That brings up another question: have you had this happen at all since your initial post?

In regards to your custom OS, you may be able to duplicate the functionality of your /etc/NetworkManager/dispatcher.d script with a UDEV rule for the modem; one of our engineers has written up a good overview of UDEV and balenaOS in this article.

Unfortunately, I don’t believe we expose the ability to configure the maximum disk space used by journald logging. You may want to consider using an external service for sending application and host logs; we have had good luck with Datadog in the past. I’ve also added a feature request to our internal tracking to allow users to customize this setting.

We’ve asked our OS engineers to take a look at the stack trace to see if they have any insights to share. We’ll be sure to pass on anything they have to offer. Let us know how you get on with your investigation, or if you have any other questions.

All the best,

Thank you for your suggestions, @saintaardvark.

As far as I can tell, this has only happened that one time.
Right now the application appears to be running nominal, and the commands you gave suggest 243/15369 threads (total/max).

I will see if I can move the modem configuration script to be triggered by a udev rule.
I believe however that I had looked into this before and had issues getting timing right, because the interface needs to be UP before the configuration (through web API) can actually be performed.

The extra disk space for logging has only been configured for this specific device because it was showing different issues (application bugs, which have mostly been resolved since) and the journal would only show the last 2 hours or so.
This is one of a few devices using a CAN bus, where messages (and by extension logging) pour in pretty much every millisecond.

Hi @TJvV – thanks for the additional information. That sounds like there was a lot of headroom at the moment you checked. I would definitely consider monitoring this, though.

I’ve created a bug here; feel free to subscribe to that issue if you’d like updates. We’re looking into the backtrace, and will let you know if we have any questions. Please let us know if this comes up again, or if you have any other questions.

All the best,


Just this morning it occurred again.
I have attached the stack trace together with the last few system messages.
balenad_crash_2020_11_02.log (150.9 KB)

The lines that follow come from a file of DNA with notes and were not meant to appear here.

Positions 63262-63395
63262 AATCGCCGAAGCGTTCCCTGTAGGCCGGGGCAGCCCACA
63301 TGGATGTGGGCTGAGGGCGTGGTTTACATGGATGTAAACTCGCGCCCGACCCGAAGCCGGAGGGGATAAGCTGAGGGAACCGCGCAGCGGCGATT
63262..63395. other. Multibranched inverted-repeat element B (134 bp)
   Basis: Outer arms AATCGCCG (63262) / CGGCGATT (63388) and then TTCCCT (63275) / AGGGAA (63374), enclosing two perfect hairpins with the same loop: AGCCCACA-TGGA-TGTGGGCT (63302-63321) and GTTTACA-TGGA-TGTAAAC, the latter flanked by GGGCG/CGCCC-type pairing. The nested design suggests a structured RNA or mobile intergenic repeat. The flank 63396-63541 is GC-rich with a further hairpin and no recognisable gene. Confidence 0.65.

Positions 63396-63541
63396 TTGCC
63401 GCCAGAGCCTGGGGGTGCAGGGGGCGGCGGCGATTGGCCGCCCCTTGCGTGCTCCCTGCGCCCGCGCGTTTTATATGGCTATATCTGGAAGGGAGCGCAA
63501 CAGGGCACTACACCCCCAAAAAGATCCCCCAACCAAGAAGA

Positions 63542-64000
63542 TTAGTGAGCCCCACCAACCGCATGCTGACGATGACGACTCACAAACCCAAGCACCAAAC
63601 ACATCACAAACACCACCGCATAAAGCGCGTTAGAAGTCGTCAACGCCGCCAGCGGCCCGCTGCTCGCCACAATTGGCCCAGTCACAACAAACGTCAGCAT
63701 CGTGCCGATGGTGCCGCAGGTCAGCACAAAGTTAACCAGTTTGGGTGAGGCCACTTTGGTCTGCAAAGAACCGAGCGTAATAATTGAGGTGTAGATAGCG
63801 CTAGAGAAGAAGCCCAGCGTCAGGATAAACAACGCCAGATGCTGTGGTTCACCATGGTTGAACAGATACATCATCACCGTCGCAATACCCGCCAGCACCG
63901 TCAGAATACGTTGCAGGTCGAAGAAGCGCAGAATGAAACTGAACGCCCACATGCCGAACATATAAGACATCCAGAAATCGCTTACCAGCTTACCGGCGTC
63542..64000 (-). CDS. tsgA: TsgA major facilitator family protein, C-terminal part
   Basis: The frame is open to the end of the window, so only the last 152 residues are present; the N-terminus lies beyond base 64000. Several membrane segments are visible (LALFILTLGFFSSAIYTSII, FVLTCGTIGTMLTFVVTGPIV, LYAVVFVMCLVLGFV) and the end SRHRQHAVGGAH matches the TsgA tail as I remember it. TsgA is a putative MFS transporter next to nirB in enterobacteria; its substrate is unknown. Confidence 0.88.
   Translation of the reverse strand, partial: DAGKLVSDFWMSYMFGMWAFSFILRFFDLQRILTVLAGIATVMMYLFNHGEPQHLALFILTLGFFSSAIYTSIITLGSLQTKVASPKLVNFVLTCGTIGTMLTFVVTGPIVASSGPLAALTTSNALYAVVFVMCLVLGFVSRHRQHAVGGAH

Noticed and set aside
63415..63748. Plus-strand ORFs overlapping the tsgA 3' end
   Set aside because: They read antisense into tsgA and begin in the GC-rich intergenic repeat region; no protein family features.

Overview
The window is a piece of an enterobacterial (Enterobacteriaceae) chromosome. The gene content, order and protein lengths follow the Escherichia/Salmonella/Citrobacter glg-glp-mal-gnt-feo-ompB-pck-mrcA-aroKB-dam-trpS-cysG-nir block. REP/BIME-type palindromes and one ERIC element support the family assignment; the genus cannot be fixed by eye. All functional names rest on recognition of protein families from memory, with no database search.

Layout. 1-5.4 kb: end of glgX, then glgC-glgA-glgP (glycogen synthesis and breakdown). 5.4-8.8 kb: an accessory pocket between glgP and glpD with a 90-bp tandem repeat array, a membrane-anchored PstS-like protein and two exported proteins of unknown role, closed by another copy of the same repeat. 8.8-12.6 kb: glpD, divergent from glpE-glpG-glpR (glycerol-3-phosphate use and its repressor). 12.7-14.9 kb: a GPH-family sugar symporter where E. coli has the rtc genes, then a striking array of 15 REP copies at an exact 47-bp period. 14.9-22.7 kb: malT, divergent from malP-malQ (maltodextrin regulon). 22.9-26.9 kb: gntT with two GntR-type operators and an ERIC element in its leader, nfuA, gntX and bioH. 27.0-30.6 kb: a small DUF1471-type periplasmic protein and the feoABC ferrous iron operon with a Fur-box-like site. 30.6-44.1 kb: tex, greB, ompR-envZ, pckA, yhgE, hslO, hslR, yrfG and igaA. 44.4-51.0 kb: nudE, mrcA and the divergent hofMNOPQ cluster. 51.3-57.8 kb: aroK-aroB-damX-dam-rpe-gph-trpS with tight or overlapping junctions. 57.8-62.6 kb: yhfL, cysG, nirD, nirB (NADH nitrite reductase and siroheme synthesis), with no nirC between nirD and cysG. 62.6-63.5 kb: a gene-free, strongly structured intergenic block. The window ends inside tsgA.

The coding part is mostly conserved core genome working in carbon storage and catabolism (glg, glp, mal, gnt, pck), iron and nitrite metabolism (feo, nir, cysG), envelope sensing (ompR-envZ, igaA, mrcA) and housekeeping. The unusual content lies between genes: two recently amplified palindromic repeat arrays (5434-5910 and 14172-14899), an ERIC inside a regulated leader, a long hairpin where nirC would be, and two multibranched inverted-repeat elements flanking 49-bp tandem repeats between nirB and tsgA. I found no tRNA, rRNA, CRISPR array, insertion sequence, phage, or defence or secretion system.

At the time of crashing my application did not report any warnings/errors.

I sadly do not have any monitoring of the total number of threads running at the time.

Hi, thanks for the stack trace. This looks to be the same problem we have been debugging before. In summary, there are two things that can cause it:

  • Reaching the maximum number of threads. For a balena application container this is actually around 4915.
  • Insufficient memory (less likely)
    As it seems you are not able to easily reproduce this I would suggest you setup a test system where the problem can be reproduced and you remove the system wide thread limit by configuring /etc/systemd/system.conf with:
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Does Balena have intention on raising the 4915 threads limit? Or making it customizable?

Hey @krix, could you please elaborate about the problem you are trying to resolve? Did you hit the 4915 threads limit? Thanks!

Yes I have hit the limit of ~4915 threads. I have a multi-process and very socket intensive application that among other things requires one thread per socket connection.

We have no plans to expose this, however if you follow the advice alexgg gave previously, namely adding DefaultTasksMax=infinity in /etc/systemd/system.conf, you can remove this default limit. Please keep in mind, this may result in system instability and loss of access to the same.

I successfully changed the max limit by modifying /etc/systemd/system.conf from within the container.

I have raised a question about the exact requirements in a new thread: Changing the allowed maximum number of threads